While Goldman's "Blink 182" days are far behind him, his recent project is far more inspired. He journeyed to Ethiopia in collaboration with SalaamGarage, a humanitarian media organization working to promote change through art and storytelling. Goldman was one of a group of photographers to travel to the Hamlin Fistula Hospital in Addis Ababa, Ethiopia, where thousands of lives are saved every year -- free of charge.
The hospital treats Obstetric Fistula, a life-threatening condition that develops after a woman experiences complications while giving birth. The only way to prevent the internal tissue damage that can stop women from walking or even standing upright is surgery, and only few Ethiopian hospitals provide such a treatment. Luckily, the Hamlin Fistula Hospital has constructed five additional hospitals across Ethiopia in an attempt to aid those women who are unable travel to Addis Ababa. Yet the life-altering condition remains widely unknown around the world, making it harder for women to gain recognition and treatment.
The Ethiopia Project will feature photographs promoting awareness of Obstetric Fistula, including those of Goldman himself. We spoke to the accomplished and incredibly diverse photographer about his journey, his lessons and whether the epic Blink cover ever comes back to haunt him.Scroll down for a slideshow.
HP: How did you get involved with this project? Had you been to Ethiopia before?
DG: I had just gone through a tough personal time and noticed a friend was talking about a friend of theirs on Facebook who was going to Ethiopia to work on a project. I was looking to get back to my photo roots and really shoot something that would be more rewarding on a personal/spiritual level. I followed the path on Facebook to that friend and the group was called Salaam Garage. They had already sourced the NGO and the trip was organized. I simply had to raise some money (not really that simple) and commit. I educated myself about obstetric fistula and spoke to some of the people leading the trip and decided to give it a try.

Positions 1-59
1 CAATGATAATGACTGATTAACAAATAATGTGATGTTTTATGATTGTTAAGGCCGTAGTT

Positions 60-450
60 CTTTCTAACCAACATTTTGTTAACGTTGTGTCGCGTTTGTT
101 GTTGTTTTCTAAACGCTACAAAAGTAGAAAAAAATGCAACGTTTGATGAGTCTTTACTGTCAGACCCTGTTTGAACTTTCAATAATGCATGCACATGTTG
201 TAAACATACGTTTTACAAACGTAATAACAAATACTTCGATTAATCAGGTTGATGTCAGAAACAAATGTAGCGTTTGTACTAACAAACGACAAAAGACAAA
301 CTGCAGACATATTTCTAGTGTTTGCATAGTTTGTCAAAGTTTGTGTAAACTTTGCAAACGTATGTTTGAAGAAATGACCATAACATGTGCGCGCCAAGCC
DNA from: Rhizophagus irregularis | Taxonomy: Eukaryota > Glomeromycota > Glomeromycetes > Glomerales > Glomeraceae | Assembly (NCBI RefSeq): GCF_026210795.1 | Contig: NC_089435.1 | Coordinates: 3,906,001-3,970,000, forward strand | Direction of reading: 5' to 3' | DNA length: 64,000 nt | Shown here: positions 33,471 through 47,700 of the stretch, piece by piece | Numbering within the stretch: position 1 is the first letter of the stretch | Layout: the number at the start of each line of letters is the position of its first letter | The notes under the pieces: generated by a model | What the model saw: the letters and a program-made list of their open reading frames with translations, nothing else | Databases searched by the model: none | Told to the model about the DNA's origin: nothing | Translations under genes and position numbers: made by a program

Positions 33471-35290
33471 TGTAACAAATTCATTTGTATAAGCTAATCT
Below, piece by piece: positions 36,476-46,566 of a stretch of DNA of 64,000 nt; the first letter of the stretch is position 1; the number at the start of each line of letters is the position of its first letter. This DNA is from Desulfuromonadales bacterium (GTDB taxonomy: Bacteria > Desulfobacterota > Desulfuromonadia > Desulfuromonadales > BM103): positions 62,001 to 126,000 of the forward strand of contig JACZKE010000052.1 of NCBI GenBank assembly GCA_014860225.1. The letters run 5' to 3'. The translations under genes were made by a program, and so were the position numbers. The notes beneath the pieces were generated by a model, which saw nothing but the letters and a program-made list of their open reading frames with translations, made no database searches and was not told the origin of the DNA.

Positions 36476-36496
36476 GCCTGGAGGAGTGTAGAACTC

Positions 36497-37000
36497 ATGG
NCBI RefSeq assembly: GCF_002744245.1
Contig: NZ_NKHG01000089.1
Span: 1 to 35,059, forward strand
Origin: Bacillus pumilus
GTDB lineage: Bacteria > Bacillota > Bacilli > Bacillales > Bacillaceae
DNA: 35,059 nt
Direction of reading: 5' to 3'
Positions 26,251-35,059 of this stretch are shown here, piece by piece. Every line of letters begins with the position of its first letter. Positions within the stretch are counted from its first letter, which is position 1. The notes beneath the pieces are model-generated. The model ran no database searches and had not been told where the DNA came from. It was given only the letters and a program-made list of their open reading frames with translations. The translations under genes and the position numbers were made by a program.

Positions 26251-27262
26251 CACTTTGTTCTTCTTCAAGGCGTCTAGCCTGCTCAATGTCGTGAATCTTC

HP: Although the subject matter of the exhibition is extremely serious, your photographs use a rich and vibrant palette. What are you trying to convey?
DG: I know the subject can be very dark. Although images that show sadness and horror can often get a response, I felt that the story here was of hope, love and survival and as such I wanted to show images that were compelling for their positive outcome. I feel change can be made by showing the good.
HP: What surprised you about your subjects or yourself during the making of this series?
DG: When I first met these young woman they were very tough and stoic. We could not speak the same language so relied on a translator but after a few days I saw them open up and laugh. It was probably about the time they really realized they were heading home -- a place they were not necessarily convinced they would ever see again. As for me, I was surprised how emotionally connected I felt to these two girls in such a short period of time. We laughed and shared so much in what amounts just days but the connection I made with them I feel to this day. I think about them often.
HP: You shot the infamous hot nurse cover for Blink 182's "Enema Of The State." Does this ever come up? Any funny stories?
DG: I don't bring it up too often unless there is some relevance. It is nice to know that so many people are aware of it and tell me that they loved it or had it and they think it's a great photo. Not too many people are lucky enough to have been able to create an image or really anything that so many people know of. I feel very lucky to have worked with the people I have, from rock star to fistula survivor and everyone in between.
The Ethiopia Project includes photographs by Jonathan Hanson, Sara Forrest, David Goldman, Maggie Soladay, Veronica Gray, Antoinette Douglas and Kristie McLean. It debuts today (September 12) at Foto Care Rental in New York.
Check out David's work below, and let us know your thoughts in the comments section: